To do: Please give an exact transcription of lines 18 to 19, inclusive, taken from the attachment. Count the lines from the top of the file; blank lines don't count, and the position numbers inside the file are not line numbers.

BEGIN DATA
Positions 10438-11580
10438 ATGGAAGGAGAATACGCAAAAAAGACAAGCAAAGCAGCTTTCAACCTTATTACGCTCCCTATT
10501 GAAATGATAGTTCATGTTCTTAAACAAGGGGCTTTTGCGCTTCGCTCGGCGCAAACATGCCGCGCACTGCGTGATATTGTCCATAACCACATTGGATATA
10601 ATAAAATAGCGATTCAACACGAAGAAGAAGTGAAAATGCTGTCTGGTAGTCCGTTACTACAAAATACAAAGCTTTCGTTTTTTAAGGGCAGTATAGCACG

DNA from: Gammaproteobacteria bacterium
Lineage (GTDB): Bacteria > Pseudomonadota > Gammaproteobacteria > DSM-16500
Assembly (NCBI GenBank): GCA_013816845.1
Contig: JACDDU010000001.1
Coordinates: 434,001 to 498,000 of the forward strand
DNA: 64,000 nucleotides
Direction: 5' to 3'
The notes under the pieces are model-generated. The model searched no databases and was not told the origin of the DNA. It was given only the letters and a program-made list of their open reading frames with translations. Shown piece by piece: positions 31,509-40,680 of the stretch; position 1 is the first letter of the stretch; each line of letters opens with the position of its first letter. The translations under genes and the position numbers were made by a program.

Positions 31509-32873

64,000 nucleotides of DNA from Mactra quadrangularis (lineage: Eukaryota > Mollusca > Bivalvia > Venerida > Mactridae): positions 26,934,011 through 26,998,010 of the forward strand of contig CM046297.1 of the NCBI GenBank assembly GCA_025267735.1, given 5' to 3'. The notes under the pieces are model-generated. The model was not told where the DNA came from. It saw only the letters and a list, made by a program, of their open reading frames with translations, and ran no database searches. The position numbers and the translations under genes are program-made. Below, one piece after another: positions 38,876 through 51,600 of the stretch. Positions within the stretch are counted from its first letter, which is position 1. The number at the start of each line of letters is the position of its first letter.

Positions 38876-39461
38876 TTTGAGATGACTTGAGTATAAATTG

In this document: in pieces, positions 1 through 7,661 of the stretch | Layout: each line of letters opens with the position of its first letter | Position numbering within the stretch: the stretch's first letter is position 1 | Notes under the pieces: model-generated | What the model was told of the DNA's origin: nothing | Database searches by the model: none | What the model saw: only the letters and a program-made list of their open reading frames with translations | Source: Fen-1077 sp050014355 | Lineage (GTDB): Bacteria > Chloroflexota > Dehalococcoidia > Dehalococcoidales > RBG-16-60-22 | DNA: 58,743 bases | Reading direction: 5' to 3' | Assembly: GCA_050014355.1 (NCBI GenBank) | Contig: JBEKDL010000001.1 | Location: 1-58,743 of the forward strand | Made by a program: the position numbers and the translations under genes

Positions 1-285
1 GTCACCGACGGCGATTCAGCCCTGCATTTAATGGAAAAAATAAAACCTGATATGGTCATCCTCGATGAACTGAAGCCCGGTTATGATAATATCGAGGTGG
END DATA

Positions 1-285
1 GTCACCGACGGCGATTCAGCCCTGCATTTAATGGAAAAAATAAAACCTGATATGGTCATCCTCGATGAACTGAAGCCCGGTTATGATAATATCGAGGTGG